The grant program supports projects that address one or more of the following key aspects of economic development in the NKDF investment area:
The fund will not normally cover more than 50% of project costs. In-kind donations are acceptable at market rates and must be verifiable and documented by written commitments from donors. Grants can be used towards:
Note: Incremental costs are those expended toward completion of a project, but which would not occur if the project didn't exist.
Note: Ineligible costs cannot be used to leverage NKDF funds.
The NKDF Society is governed by a volunteer board made up of members who live within the investment area, and who are appointed by the Minister of Jobs, Tourism and Skills Training. It is the board’s responsibility to make decisions about grants. The Manager or Board may ask outside experts for advice. The Board evaluates the program guidelines annually and makes improvements as needed. We welcome your feedback - please relay any comments you have about the program to the Society’s Manager.
Step 1: Phone or e-mail the manager to verify the eligibility of your project and to confirm the next deadline for the submission of proposals.
Step 2: Prepare the proposal using the outline provided in these Community Grant Proposal Outline below, or the template provided at the Proposal Forms page. If needed, ask the manager for assistance.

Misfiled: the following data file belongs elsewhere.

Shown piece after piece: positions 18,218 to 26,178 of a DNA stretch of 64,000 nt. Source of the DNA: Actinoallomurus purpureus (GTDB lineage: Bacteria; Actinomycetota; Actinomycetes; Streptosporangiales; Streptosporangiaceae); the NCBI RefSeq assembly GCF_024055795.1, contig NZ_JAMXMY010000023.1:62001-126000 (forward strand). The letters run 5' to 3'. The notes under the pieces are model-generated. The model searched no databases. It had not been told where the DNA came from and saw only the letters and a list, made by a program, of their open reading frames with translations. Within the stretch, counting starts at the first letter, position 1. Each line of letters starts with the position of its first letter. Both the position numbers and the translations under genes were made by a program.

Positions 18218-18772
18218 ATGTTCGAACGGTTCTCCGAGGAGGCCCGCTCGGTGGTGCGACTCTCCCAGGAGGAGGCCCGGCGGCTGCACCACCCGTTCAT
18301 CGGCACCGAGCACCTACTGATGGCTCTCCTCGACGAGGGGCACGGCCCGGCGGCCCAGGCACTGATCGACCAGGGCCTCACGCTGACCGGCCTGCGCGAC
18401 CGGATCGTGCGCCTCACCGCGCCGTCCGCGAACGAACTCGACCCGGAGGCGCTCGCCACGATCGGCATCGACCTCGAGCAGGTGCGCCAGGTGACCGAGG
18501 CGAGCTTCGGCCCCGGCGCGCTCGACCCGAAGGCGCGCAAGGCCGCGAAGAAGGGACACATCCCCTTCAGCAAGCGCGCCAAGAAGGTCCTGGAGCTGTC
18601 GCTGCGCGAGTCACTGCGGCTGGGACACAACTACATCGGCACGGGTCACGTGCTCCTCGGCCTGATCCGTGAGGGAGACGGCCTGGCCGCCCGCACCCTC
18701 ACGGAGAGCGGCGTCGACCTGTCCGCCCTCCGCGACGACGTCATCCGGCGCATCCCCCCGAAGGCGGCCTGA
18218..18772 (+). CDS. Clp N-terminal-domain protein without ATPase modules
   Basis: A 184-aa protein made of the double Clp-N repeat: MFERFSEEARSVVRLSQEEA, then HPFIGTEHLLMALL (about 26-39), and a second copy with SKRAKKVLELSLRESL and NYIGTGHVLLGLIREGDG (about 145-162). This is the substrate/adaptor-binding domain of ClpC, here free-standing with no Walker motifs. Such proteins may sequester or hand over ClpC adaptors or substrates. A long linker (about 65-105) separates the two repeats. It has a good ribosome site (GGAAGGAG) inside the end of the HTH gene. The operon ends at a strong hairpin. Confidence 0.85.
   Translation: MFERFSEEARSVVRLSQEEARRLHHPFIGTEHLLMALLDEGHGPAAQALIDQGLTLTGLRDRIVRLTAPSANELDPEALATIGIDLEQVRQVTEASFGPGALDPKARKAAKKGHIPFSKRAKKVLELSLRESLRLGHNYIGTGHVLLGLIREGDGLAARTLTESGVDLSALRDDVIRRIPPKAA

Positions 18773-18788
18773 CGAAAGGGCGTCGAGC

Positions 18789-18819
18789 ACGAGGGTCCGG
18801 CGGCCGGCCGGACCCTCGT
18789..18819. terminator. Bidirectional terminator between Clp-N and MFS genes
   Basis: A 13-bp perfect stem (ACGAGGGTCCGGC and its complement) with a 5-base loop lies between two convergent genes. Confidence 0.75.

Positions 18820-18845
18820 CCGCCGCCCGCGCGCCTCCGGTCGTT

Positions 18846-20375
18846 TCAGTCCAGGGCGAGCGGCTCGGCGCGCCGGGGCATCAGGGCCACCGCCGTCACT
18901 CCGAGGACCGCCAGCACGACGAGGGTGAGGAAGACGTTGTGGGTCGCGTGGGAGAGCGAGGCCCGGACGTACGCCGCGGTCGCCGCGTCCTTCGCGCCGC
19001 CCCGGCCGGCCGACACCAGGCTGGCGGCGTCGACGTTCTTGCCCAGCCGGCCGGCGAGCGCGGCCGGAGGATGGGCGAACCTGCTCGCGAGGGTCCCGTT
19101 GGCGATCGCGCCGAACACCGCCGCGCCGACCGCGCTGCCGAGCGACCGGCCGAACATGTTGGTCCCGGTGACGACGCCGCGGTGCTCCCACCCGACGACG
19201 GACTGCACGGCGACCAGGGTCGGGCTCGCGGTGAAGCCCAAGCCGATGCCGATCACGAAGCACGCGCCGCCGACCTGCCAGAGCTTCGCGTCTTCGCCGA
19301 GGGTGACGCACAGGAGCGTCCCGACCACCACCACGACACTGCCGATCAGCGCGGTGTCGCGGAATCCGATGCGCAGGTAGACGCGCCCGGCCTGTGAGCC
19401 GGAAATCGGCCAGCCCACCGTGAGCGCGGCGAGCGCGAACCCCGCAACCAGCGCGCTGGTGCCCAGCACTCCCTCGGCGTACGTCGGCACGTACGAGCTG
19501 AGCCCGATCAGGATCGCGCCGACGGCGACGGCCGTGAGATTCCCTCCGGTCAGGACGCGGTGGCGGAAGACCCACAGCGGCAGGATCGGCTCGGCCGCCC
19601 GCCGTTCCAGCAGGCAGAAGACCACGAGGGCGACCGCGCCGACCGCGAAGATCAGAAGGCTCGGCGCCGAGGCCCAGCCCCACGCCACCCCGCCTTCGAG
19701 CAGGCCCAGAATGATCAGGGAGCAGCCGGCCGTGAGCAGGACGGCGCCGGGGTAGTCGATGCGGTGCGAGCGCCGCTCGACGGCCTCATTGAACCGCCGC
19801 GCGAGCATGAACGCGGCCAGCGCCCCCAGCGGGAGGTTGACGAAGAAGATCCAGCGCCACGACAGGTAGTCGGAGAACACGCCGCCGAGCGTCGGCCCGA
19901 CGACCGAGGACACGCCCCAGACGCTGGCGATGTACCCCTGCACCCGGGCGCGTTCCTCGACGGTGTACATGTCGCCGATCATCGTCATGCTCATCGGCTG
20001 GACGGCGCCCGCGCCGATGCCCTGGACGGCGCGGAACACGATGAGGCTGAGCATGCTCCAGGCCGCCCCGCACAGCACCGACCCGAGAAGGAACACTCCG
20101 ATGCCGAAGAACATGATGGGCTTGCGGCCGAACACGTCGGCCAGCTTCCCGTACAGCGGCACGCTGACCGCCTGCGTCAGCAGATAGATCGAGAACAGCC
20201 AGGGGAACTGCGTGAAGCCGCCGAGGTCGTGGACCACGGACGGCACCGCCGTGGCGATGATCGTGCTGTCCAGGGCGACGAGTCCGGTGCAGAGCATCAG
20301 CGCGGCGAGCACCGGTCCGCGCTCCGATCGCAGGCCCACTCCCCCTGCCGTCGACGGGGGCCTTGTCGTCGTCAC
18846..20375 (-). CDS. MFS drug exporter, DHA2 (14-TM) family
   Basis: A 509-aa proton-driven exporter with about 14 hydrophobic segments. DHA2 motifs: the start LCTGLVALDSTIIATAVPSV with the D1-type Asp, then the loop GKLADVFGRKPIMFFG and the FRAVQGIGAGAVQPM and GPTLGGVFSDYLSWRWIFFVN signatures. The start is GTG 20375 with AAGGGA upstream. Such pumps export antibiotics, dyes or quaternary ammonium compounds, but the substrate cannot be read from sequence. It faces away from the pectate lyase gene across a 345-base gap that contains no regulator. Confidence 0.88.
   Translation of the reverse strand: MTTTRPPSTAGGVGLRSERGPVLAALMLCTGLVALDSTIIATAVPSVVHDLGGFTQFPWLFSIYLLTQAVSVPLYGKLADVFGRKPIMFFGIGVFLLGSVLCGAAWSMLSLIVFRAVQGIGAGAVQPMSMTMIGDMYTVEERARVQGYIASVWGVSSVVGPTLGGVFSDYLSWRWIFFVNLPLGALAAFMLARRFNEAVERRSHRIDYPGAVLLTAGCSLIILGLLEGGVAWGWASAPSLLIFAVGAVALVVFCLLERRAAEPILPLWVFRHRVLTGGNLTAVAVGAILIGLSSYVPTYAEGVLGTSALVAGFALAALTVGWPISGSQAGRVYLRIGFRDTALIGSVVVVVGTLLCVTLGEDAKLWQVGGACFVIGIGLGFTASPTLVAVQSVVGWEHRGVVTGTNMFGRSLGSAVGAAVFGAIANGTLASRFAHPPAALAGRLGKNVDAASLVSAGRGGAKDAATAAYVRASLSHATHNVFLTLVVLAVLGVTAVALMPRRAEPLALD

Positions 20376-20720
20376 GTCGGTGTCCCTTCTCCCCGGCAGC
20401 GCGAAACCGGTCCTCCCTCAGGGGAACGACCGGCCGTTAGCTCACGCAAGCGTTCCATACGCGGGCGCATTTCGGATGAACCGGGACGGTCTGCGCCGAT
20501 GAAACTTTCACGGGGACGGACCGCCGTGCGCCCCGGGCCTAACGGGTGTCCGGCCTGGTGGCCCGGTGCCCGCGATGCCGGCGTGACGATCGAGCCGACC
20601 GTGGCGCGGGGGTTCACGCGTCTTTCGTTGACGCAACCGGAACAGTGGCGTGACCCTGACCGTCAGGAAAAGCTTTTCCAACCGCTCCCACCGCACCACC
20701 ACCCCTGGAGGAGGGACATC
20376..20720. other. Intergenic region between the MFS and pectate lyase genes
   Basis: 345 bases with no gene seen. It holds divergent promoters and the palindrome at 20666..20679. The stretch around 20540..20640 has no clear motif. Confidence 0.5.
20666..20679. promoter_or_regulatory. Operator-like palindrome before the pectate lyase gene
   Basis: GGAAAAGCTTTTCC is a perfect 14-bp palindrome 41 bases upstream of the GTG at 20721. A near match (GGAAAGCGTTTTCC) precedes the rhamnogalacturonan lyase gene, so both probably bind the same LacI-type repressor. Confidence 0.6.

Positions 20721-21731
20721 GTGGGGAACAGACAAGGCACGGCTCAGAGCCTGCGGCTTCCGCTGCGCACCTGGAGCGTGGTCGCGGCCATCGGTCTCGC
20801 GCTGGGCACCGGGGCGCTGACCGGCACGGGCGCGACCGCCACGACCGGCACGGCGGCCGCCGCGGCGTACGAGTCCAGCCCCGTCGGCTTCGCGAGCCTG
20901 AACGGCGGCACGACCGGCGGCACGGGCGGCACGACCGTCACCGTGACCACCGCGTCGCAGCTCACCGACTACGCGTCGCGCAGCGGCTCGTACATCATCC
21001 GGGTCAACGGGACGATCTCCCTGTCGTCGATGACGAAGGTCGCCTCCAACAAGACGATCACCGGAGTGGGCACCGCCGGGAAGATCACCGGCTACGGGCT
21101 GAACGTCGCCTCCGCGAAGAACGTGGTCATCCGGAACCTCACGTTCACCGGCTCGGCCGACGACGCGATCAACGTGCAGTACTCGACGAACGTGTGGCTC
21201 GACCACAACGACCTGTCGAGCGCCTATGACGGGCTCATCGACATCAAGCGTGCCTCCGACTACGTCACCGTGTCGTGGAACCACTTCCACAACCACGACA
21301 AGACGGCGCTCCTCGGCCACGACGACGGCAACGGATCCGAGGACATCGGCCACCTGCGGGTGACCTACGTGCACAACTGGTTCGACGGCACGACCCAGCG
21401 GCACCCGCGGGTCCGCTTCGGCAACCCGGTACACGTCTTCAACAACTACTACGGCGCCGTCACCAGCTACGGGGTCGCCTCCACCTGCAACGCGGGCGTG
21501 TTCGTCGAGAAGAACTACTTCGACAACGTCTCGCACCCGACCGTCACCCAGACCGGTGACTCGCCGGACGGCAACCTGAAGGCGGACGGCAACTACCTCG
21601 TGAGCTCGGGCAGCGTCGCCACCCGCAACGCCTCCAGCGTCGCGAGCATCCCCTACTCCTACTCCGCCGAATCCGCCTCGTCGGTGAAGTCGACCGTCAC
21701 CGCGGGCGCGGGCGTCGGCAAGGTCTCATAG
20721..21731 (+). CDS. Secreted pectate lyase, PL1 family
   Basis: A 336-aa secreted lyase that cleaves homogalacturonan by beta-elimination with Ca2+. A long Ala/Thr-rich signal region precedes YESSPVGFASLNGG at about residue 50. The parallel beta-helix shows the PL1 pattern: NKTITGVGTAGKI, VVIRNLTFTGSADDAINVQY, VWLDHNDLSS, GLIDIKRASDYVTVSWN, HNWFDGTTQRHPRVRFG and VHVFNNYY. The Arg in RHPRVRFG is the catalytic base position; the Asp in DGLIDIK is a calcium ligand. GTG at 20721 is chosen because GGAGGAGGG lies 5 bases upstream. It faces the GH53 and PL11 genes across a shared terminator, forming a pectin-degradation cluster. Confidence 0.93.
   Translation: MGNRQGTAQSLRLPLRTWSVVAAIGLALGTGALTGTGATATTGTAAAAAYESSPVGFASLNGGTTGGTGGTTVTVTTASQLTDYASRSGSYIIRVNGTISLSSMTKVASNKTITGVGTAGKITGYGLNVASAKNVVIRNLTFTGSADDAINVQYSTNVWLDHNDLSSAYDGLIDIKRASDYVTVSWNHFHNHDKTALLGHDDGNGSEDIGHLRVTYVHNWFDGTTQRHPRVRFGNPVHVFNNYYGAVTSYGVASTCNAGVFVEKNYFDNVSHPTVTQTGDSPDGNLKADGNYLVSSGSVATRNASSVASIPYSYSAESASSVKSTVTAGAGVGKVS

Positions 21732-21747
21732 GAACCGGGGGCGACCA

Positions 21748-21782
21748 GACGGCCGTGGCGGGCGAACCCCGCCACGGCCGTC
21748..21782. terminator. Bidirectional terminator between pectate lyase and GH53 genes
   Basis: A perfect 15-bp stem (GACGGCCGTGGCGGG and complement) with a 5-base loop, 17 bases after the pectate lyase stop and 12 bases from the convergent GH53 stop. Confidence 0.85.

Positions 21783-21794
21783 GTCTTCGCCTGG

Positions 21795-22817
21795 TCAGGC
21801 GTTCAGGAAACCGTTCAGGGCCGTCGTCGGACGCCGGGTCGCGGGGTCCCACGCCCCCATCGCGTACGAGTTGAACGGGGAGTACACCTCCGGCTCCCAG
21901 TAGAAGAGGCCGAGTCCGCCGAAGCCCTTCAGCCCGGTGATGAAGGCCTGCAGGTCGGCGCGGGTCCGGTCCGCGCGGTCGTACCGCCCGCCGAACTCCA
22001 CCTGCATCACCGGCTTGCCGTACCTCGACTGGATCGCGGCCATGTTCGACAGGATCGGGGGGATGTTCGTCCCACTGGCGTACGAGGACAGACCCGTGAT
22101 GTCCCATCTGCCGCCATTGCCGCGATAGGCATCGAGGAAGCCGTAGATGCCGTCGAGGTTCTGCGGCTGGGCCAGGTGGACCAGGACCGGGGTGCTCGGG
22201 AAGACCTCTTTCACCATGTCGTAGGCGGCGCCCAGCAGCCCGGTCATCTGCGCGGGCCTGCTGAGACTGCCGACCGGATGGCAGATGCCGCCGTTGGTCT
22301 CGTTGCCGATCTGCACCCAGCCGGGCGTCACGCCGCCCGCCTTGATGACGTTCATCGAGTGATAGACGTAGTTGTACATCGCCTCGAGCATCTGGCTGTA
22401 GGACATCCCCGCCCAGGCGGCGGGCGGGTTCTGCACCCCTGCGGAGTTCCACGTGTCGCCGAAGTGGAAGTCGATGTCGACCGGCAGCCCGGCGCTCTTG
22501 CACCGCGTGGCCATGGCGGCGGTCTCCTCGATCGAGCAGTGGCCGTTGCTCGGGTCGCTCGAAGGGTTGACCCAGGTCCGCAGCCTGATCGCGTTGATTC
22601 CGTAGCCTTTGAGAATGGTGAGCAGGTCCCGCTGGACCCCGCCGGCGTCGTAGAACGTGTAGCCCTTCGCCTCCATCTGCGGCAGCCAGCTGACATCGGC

Step 3: Send your proposal to the Society electronically if possible, or by Canada Post or Greyhound. Please do not use couriers and do not bind the proposals. The Manager will review your application and ask for additional information until it is complete. Once your proposal is complete, the Manager will include it in the package for the next board meeting. The Manager will email or call to let you know when your application has been received. If you don’t get a “received” message within an appropriate amount of time after submitting your application, please follow up with the Manager to ensure the Society has received it.
Step 4: The board assesses each application against the following criteria:
The Society Manager will send a letter informing applicants of the decision within five working days. If approved, the project must be under contract within 6 months and activity must be started within 12 months or the offer is void. The Manager will discuss conditions of funding with the applicant and will provide a contribution agreement to be signed by both parties. This will include a timetable for grant payments and progress reports, methods for publicly recognizing the Society for the grant and methods for evaluating the project. Any organization that receives a grant from NKDF can expect a site visit or a meeting to monitor and assess the project.
There are up to four deadlines per year. Please visit Proposal Deadlines for specific dates. If proposals arrive early, the Manager may assist with revisions. If they arrive late, they will not be reviewed until the following meeting.
The Government of B.C. and Alcan Inc. each contributed $7.5 million to establish the Northern Development Fund in 1999. The investment income generated from this fund supports the NKDF grants program. Each partner has one representative serving on the board of directors. The NKDF is part of the portfolio of the Minister of Jobs, Trade and Technology.
Nechako-Kitamaat Development Fund Society